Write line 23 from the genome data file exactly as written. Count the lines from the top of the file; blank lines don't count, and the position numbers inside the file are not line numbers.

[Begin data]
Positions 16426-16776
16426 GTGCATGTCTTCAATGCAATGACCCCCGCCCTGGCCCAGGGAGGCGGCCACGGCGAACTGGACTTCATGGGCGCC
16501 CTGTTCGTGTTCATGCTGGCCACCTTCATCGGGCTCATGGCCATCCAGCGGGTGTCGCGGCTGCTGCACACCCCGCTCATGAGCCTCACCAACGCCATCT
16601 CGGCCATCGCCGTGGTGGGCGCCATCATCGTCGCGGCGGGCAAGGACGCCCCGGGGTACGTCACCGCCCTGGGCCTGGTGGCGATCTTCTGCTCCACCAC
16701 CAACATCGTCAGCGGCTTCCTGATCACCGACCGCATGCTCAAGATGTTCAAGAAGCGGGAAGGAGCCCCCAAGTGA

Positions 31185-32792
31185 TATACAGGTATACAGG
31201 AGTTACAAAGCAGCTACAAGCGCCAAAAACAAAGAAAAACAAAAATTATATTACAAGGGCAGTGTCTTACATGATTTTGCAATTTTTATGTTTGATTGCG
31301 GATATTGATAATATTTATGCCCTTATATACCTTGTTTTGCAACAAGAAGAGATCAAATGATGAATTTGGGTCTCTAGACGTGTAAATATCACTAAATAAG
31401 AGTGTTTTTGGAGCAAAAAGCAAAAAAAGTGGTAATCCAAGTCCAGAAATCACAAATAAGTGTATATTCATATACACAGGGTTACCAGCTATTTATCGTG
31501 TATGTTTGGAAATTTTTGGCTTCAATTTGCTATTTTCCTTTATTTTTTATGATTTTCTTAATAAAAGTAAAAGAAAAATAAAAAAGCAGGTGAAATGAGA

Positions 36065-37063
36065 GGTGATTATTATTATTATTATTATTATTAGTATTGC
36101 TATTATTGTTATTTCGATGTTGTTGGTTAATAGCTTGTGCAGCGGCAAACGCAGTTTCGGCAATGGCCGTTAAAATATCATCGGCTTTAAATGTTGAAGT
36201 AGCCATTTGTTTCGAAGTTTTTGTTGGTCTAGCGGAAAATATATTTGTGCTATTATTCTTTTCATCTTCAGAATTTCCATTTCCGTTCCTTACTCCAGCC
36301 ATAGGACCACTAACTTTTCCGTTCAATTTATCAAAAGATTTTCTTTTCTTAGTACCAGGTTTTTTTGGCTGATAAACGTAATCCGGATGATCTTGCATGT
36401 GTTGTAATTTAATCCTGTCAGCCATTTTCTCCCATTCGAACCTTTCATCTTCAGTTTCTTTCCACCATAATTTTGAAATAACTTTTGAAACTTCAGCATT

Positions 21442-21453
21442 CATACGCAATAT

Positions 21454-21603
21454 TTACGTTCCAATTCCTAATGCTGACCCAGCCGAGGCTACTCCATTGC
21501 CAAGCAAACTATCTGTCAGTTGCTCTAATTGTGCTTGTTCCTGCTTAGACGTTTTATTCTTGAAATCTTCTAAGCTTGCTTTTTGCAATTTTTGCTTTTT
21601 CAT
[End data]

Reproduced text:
21601 CAT